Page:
President Clinton signed the Telecommunications Act of 1996 into law in February 1996. The law modified earlier legislation, primarily the Communications Act of 1934. The legislation regulates broadcasting by over-the-air television and radio stations, cable television operators, satellite broadcasters, wireline telephone companies (local and long distance) and wireless telephone companies. The general intention of the Act was deregulation and competition. The Act removed barriers between telecommunications companies, thus fostering competition. The deregulation was also intended to offer consumers a choice in local phone service. By 1999, 98% of homes had no choice in local service (Wikipedia, 2005). Passage of the Act resulted in several mergers including AT&T's purchase of TCI Corporation, the merger between Bell Atlantic and NYNEX, the merger between Qwest and US West, the merger between SBC and AT&T, and the merger between Sprint and Nextel. The purpose of this document is to discuss regulatory issues facing the telecommunications industry. In this document, we will discuss a list of best practices in the telecommunications industry used to address regulatory issues, best practices used in other industries to address regulatory issues and how best practices are adjustable to solve regulatory issues other industries. Regulatory Issues
The goals of the Telecommunications Act of 1996 included deregulation of the telecommunications sector and increased competition. The Act did deregulate the sector and increase competition, but the Act created regulatory issues. The regulatory issues include but are not limited to compliance issues, organizational issues and liability issues. For the purpose of discussion, we will focus on the recent merger between Sprint and Nextel. Compliance Issues
In December 2004, Sprint and Nextel agreed to merge in a $35 billion deal that would create the nation's third largest wireless telephone service provider (CBS News, 2004). The Federal Communications Commission (FCC) approved the merger in August 2005. The approval of the merger is contingent on the company's compliance to FCC conditions. The first condition involves the FCC analysis of the impact of the merger on roaming. The FCC specified that Sprint Nextel may not prevent its subscribers from reaching another carrier and completing calls via manual roaming, unless specifically requested to do so by a subscriber. The FCC plans to hold a separate proceeding to examine whether the current roaming requirements applicable to mobile telephone carriers address current market conditions and developments in technology. The second condition involves Sprint Nextel's voluntary commitment to meet certain milestones for offering service in the 2.5 GHz band, unless circumstances beyond its control prevent the merged entity from reaching those milestones. The first milestone requires the company to offer services using BRS/EBS spectrum to at least 15 million Americans within four years of the effective date of the order consenting to the merger. The second milestone requires the company to serve an additional 15 million Americans within six years. The third condition involves Sprint's spin-off of local wireline business, Sprint Local Division. The interests in the local wireline business will be transferred to a new local wireline company that will receive an equitable debt and asset allocation at the time of its proposed spin-off so that the company will be a financially secure, Fortune 500 company. This effectively removes Sprint Nextel from the local wireline business. Organizational Issues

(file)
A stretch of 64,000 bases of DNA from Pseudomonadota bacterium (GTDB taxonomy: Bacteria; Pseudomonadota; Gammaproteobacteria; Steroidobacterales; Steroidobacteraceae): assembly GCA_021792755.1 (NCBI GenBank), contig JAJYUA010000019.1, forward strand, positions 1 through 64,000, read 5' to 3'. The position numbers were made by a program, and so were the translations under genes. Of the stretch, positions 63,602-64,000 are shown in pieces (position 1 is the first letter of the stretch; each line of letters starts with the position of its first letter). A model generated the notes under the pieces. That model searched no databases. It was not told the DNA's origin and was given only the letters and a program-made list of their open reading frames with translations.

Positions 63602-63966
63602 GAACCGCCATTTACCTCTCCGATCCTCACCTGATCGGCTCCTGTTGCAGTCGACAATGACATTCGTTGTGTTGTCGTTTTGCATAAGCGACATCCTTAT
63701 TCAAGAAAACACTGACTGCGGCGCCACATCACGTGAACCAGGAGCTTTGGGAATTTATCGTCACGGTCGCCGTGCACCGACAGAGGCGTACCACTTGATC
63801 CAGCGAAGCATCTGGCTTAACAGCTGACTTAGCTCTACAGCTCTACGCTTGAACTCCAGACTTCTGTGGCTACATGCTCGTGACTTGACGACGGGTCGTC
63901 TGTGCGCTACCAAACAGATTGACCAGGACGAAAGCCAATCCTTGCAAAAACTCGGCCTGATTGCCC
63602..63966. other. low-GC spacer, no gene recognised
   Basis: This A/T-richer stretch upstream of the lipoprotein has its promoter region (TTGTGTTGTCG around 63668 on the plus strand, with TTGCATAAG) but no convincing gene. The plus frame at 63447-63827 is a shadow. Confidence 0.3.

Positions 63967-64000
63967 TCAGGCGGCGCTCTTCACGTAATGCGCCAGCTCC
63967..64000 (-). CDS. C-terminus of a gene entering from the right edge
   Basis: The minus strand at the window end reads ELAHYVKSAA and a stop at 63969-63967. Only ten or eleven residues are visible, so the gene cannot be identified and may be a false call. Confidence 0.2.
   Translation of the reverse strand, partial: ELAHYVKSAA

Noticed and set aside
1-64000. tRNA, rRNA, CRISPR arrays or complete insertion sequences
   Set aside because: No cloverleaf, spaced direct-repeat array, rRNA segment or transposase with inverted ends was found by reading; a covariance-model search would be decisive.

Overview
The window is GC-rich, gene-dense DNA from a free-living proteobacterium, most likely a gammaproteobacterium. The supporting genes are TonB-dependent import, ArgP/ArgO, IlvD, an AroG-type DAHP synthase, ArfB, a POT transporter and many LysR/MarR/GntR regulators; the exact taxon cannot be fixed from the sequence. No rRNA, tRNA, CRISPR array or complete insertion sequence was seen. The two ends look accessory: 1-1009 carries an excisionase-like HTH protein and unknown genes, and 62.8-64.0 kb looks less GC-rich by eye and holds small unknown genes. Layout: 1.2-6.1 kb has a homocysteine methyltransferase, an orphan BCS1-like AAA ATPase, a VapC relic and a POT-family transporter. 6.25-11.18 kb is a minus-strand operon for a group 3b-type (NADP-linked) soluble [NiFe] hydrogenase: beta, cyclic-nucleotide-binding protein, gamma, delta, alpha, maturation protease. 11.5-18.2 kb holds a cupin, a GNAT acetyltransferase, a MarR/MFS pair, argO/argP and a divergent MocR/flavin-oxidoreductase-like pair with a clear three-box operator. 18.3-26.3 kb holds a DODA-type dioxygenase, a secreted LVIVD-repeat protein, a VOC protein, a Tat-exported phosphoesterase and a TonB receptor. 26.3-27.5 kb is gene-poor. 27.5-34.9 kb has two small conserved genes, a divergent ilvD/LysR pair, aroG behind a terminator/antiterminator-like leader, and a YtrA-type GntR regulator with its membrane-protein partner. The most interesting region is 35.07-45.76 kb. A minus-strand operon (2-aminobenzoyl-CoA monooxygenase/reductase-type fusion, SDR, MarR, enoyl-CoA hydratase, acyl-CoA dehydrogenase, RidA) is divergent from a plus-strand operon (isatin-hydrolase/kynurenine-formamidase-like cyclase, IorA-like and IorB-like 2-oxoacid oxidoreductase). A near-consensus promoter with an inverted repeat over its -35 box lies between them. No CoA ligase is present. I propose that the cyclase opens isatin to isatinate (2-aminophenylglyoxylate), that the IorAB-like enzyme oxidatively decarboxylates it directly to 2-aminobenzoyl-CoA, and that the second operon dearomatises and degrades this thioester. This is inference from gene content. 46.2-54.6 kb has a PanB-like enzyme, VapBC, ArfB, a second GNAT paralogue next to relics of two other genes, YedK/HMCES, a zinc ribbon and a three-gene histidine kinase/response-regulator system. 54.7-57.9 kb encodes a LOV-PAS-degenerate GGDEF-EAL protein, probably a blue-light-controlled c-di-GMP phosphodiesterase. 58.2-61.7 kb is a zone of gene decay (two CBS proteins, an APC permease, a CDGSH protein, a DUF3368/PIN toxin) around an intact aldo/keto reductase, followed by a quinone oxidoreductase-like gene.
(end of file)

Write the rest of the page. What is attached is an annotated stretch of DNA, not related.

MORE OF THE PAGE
The financial aspects of a merger are not the only considerations that make a transaction successful. Organizational issues including "people issues" can make the difference between realized opportunities and meeting unfulfilled expectations. The merger between Sprint and Nextel involve two companies in the same industry...